For the second question, since Click Through Rate (CTR) doesn't affect your site itself other than garnering you a higher percentage of all those search users, there's really no reason not to attempt to increase your conversion rate (impressions to clicks conversion).
However, if your site ranks well, but a lot of people bounce back to the Search Engine Result Page (SERP) because it didn't match their intent, there's a chance the whole algo for that search term will be tweaked and changed in small ways to better match intent. Just understand that it would have happened anyway, because Google was the one that misunderstood the intent enough to rank your site for it in the first place, and would have had some other wrong-intent page in its place if not yours.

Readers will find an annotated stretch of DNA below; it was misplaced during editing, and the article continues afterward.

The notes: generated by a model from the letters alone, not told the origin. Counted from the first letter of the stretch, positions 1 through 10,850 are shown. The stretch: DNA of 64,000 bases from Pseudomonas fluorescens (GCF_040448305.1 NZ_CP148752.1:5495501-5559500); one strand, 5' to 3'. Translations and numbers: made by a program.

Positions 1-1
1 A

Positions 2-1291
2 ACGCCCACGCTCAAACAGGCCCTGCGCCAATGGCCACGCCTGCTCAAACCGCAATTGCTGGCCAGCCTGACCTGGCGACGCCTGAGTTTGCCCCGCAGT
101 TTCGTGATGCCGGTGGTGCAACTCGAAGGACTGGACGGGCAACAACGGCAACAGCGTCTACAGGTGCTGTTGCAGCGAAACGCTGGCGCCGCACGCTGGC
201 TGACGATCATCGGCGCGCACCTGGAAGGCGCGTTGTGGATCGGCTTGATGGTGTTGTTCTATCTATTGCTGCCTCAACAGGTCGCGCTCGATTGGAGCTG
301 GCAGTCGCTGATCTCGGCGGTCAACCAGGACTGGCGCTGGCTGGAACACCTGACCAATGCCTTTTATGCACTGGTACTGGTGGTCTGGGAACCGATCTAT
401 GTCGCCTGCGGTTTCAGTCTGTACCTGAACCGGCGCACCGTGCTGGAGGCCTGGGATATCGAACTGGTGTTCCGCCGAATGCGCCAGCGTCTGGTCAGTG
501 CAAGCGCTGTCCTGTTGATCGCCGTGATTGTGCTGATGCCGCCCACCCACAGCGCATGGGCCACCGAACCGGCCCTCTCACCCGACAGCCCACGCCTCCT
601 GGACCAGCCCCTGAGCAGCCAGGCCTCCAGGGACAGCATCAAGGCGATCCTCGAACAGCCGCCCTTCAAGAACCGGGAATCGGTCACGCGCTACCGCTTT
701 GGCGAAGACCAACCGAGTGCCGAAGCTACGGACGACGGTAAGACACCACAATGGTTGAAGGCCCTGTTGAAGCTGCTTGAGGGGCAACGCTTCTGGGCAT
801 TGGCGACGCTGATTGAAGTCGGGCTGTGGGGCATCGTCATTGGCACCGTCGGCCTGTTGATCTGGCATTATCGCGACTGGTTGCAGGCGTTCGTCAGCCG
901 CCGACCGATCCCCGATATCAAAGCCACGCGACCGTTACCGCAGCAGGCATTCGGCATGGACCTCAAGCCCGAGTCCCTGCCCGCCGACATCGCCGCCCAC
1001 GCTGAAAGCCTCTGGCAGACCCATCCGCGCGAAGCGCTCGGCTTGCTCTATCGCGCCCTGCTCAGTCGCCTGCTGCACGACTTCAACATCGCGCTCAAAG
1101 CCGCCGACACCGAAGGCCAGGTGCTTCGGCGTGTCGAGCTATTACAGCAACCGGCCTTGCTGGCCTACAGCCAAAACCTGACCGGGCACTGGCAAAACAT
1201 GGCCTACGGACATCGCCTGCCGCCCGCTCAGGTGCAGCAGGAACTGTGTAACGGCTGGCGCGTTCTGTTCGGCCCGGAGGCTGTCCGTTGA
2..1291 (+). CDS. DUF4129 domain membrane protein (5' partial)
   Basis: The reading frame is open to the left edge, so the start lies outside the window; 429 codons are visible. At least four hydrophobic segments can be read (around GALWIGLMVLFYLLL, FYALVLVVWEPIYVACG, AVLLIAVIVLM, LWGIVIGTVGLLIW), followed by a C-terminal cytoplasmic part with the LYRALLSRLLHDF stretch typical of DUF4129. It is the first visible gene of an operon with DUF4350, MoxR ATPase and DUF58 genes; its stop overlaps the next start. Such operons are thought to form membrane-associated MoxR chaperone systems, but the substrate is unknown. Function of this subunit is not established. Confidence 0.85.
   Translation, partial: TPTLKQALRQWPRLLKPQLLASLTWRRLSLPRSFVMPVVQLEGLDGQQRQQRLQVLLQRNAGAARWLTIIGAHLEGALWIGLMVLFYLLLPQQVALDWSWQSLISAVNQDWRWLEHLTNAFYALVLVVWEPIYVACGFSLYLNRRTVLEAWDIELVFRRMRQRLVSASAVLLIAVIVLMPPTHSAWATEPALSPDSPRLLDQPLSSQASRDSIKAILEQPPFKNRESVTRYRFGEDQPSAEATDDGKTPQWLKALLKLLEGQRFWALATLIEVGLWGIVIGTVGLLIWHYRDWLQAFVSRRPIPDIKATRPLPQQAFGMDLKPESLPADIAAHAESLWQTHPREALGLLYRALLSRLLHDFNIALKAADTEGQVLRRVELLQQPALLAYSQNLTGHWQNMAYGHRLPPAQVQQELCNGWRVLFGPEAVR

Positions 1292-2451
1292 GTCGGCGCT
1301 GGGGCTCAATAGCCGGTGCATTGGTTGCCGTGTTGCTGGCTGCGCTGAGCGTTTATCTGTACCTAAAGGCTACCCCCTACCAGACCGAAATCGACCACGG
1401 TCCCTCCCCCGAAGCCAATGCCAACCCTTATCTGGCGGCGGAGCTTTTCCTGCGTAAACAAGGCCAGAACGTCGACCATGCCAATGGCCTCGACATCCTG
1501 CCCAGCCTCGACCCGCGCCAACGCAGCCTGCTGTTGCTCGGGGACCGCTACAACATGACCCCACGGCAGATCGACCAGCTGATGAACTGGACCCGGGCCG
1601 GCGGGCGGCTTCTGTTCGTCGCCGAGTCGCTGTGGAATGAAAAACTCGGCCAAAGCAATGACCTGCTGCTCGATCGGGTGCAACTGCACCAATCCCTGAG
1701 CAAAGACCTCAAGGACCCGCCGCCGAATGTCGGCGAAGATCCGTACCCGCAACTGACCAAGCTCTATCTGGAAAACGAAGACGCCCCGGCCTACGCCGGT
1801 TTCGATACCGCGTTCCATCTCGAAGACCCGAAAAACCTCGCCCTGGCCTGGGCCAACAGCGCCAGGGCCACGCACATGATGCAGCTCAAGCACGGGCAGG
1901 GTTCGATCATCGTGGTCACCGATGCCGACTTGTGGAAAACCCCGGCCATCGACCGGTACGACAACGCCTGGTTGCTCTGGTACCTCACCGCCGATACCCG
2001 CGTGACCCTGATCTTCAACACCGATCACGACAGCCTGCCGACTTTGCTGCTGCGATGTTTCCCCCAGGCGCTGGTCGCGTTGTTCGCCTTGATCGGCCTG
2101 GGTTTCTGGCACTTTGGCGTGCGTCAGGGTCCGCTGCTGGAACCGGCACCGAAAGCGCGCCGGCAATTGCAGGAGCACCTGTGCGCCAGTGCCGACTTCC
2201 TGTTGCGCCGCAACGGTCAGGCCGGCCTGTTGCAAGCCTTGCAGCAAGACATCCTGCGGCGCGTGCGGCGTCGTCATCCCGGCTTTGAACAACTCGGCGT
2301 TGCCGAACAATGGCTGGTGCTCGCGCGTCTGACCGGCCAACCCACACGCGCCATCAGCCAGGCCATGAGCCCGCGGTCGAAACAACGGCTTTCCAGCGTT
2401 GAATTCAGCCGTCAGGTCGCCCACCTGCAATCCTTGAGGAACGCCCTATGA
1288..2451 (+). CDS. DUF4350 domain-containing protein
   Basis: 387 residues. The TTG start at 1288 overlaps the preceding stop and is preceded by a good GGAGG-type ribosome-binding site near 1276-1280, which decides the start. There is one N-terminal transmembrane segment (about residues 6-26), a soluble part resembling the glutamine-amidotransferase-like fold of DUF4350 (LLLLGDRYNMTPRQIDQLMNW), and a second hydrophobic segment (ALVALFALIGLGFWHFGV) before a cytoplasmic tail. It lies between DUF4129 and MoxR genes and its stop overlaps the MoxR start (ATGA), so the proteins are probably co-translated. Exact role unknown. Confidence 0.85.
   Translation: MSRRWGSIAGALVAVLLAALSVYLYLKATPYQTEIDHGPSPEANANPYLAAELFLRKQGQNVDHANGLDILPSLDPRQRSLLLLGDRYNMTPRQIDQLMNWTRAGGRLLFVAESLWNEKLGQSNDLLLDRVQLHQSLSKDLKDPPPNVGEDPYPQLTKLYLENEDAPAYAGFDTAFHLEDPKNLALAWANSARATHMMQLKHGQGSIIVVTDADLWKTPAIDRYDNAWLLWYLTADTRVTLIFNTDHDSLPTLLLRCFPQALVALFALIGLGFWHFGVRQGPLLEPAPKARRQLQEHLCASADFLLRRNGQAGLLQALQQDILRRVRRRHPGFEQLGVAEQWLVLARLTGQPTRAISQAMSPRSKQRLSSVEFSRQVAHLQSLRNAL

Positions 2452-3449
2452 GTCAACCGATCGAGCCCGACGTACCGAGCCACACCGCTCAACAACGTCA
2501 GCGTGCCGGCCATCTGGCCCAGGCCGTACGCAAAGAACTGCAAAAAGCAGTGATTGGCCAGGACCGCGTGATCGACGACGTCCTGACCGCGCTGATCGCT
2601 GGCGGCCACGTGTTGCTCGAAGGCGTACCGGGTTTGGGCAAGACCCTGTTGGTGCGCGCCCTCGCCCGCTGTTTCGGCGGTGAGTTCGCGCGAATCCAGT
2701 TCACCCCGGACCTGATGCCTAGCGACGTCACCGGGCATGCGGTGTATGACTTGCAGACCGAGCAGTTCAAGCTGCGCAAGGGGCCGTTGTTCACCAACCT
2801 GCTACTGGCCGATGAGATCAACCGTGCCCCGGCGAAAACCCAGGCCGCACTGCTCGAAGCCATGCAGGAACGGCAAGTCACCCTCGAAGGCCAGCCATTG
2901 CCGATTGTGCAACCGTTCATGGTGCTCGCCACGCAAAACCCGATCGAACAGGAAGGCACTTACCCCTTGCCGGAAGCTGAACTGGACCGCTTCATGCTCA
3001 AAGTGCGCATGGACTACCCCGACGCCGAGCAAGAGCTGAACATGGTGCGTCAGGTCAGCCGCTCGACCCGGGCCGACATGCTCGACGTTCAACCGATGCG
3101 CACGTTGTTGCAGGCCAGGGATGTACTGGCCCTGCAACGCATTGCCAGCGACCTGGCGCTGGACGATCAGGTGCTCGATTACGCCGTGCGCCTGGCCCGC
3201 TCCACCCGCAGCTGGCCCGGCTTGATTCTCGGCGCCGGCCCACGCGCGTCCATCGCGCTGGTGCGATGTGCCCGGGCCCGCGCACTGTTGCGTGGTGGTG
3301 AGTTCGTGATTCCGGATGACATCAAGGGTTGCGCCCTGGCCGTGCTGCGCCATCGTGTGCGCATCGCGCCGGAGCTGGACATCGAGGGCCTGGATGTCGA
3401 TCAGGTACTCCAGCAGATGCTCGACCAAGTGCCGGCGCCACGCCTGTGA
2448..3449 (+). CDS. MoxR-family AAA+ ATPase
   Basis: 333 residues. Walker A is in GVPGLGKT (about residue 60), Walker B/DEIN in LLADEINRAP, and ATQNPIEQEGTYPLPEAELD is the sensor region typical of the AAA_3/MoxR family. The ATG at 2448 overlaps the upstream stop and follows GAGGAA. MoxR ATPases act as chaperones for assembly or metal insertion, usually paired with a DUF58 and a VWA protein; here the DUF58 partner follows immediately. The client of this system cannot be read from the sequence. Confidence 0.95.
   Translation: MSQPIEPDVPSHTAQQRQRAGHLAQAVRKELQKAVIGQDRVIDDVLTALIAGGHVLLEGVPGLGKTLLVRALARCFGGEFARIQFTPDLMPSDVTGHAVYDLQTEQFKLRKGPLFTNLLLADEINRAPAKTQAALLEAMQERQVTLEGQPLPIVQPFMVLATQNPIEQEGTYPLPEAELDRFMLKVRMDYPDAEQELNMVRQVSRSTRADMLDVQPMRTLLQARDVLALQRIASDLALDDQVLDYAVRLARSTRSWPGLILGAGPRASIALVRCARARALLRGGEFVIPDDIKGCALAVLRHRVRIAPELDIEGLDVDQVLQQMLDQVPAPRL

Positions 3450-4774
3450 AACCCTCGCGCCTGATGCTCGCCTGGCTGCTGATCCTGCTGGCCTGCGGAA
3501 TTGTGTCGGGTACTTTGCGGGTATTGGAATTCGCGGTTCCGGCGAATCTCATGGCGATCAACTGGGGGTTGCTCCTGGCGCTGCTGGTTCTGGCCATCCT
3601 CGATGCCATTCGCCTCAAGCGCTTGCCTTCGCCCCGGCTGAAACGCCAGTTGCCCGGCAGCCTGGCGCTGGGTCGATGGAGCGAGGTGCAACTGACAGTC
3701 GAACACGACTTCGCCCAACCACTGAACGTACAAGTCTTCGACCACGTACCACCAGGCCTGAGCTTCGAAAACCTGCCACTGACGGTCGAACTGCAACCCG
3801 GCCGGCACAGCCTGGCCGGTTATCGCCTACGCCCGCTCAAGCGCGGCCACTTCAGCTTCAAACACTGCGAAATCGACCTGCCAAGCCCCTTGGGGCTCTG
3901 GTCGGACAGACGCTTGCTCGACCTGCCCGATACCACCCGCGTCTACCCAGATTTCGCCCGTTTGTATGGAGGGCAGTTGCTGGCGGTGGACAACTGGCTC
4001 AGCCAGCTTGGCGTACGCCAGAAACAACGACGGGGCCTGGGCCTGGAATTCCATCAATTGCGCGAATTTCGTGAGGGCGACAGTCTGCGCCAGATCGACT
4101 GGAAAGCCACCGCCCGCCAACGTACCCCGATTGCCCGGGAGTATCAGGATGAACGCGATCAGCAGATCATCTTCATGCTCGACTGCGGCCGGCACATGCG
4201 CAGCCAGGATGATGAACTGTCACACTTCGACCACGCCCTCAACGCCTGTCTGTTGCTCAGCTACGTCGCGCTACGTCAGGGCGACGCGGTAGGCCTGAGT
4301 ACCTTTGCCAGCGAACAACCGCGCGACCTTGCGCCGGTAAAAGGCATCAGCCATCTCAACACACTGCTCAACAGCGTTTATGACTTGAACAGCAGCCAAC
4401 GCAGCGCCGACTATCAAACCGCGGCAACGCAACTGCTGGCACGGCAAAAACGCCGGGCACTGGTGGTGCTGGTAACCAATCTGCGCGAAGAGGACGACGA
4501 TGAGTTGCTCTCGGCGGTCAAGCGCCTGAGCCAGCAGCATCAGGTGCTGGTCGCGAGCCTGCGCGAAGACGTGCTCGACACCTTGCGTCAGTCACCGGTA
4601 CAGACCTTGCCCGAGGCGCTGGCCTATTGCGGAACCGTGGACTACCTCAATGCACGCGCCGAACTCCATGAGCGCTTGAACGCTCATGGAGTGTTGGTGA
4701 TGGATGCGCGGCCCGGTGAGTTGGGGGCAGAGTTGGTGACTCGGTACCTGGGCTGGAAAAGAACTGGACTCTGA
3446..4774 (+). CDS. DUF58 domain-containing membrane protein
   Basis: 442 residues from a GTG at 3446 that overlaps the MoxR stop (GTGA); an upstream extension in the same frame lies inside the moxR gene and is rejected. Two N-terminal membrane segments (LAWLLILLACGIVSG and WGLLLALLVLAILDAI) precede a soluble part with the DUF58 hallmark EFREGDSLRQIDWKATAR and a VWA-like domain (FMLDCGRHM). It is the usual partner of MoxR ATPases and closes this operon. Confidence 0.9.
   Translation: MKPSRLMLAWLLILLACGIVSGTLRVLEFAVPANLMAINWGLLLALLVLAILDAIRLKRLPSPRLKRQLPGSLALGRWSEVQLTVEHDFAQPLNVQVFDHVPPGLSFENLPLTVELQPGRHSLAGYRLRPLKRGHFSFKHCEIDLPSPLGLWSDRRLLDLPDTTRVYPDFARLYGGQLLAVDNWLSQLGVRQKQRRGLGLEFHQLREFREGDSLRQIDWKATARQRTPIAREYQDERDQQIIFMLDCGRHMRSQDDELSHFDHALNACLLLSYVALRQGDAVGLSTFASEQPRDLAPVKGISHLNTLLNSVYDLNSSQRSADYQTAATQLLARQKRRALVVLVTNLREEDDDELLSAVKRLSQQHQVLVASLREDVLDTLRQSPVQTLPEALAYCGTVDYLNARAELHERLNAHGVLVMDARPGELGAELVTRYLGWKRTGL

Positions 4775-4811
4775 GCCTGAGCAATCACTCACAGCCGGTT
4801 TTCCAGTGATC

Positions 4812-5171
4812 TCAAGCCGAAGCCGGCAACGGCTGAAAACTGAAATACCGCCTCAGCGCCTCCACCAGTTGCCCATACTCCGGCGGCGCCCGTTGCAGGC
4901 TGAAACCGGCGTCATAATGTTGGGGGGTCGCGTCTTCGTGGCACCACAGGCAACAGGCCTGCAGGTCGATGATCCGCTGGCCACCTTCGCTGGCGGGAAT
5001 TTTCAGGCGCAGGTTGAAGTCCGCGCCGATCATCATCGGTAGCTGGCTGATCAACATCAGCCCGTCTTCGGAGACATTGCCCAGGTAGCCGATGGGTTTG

Ree » Ammon
Thank you for taking a moment to reply. 🙏
Ammon » Ree
You're welcome

I have a client that has a site in the informational intent space that worked like a charm for years. Mainly he earned from affiliate marketing with supporting goods for the vertical.
About 3yrs ago the Search Engine Result Page (SERP) randomly started to mix the results with shops which haven't been there before. When this started I figured it would be a good idea to ramp up a shop in that vertical, not just having the tools but the products themselves.
This turned out to be his life saver! Because all over sudden the SERP landscape shifted totally, all ranks from that informational site dropped and the store got huge traction!
When that happened the client wanted to focus on the shop and shut down the informational page, which I told him not to. Because looking at the topic I assumed it's mainly still informational although the shops took over.
Going over trends for the past year prior to the change, playing around with topics and search phrases, I figured there is a shift in searches depending on the season. And Google proofed me right.